L. E. Bennett’s Typewriter

Union leader works to desegregate telephone company

Print Page

Rev. Dr. L. E. Bennett (1933–2015) dedicated much of his life to his community and equal rights for Black Texans. As president of the Communication Workers of America Colored People’s Union, he played a vital role in desegregating the Southwestern Bell Telephone Company, a subsidiary of AT&T, in the early 1960s.

In June 1956, twenty-three-year-old L. E. Bennett began working for Southwestern Bell Telephone Company in San Antonio as a house serviceman, the company’s term for janitors. At the time, people of color could only apply for janitorial and garage positions and none of the higher paying positions that the company called craft jobs, like linemen, operators, or salespeople. Shortly after being hired, Bennett joined local chapter 6131 of the Communication Workers of America Colored People’s Union, the segregated arm of the Communication Workers of America (C.W.A.), and was elected Chapter President in 1961.

In Bennett’s role as President, he applied pressure to Southwestern Bell leadership and lobbied for support from his white C.W.A. counterparts. He began a letter writing campaign to company division heads and the national C.W.A. president asking for support to allow people of color to apply for craft positions. He was met with hostility from the C.W.A. president, who was adamant that the union would not integrate and refused to work with Bennett. Southwestern Bell managers were more amenable but were still apathetic to desegregation, believing that Black and white employees could not work side-by-side without conflict.

Bennett also wrote numerous letters to national civic leaders like Martin Luther King, Jr., and then-Attorney General Robert F. Kennedy. In his return letter of support, Attorney General Kennedy agreed with Bennett that Southwestern Bell was not adhering to President Kennedy’s Executive Order that required government contractors, like AT&T and its subsidiaries, “take affirmative action to consider applicants and employees during employment without regard to their race, creed, color, or national origin.” Kennedy also wrote that the federal government would step in if the company continued to refuse to integrate, and he recommended Bennett use his letter during meetings to further pressure Southwestern Bell management into desegregating.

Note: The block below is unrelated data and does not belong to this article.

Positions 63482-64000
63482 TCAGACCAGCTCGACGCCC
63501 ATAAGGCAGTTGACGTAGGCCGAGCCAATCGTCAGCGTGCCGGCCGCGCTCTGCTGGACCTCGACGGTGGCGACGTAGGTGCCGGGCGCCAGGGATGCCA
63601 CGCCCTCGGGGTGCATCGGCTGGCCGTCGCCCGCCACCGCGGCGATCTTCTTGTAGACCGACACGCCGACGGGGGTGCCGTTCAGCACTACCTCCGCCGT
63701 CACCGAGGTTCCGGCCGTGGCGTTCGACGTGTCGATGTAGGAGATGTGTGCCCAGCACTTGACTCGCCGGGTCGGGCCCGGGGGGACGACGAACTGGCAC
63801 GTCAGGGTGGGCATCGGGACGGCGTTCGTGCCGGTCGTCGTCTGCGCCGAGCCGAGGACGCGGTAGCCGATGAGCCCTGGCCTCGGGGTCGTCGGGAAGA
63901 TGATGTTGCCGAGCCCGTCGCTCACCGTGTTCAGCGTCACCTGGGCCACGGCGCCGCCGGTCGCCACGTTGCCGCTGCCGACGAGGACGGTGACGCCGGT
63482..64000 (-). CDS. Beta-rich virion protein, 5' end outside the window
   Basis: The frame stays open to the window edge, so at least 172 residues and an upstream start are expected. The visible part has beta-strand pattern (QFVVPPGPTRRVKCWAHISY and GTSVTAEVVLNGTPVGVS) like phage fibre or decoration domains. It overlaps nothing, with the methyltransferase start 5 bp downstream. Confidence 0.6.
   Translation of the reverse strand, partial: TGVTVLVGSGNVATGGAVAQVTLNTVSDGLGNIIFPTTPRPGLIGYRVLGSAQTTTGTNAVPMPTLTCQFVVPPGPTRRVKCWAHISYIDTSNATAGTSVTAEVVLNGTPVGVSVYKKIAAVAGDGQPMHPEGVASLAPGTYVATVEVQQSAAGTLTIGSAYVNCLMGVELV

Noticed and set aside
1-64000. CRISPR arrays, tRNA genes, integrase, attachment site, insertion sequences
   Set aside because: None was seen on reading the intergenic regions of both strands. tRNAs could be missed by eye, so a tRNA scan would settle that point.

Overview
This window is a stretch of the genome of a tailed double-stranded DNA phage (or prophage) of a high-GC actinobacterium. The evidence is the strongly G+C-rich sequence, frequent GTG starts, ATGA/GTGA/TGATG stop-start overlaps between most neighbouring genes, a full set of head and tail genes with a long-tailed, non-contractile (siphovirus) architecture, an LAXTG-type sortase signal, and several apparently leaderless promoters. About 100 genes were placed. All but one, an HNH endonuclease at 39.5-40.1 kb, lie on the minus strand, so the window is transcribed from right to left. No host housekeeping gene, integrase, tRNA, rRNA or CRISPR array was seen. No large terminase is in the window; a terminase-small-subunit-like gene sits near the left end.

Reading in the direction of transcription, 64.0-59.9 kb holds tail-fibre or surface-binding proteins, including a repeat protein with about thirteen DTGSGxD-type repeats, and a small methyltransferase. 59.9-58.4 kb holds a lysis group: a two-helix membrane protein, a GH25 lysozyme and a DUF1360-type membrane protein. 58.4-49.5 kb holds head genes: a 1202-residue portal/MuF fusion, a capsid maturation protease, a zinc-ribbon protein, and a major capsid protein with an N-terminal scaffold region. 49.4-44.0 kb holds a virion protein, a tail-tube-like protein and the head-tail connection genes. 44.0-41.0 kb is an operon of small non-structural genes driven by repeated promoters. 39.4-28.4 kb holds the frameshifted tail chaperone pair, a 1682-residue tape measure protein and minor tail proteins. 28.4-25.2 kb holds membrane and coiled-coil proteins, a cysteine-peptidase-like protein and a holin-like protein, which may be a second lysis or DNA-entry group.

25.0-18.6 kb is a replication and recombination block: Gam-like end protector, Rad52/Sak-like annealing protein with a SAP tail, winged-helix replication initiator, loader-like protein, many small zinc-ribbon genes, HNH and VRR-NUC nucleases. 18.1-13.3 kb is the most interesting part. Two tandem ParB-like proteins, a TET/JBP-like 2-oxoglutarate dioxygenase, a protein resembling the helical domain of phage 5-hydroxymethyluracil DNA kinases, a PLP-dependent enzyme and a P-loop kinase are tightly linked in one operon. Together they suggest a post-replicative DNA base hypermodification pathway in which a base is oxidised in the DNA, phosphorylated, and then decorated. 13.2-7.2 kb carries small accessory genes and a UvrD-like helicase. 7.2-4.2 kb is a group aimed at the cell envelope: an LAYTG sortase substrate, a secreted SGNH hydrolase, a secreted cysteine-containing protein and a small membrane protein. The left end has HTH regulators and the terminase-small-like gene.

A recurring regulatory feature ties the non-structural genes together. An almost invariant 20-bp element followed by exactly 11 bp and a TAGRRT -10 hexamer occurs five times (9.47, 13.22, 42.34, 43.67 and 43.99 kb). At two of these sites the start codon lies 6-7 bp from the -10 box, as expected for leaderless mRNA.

In the summer of 1963, Southwestern Bell conceded and allowed people of color to apply for craft positions. That winter, two linemen positions became available in Corpus Christi. After eight years of being denied promotions to better-paying jobs, Bennett accepted one of the positions, becoming the first Black lineman in the company in Texas. Bennett rose through the ranks during his 30 years with Southwestern Bell, becoming the first Black man in the positions he held. When he retired in 1986, he was a manager overseeing a five-state district.

Read more about L. E. Bennett’s story in the Texas Story Project.

See this and other artifacts on the Interactive Texas Map

L. E. Bennett’s Typewriter Artifact from San Antonio, TX
Browse All Stories

Read stories from people across Texas

Browse All Stories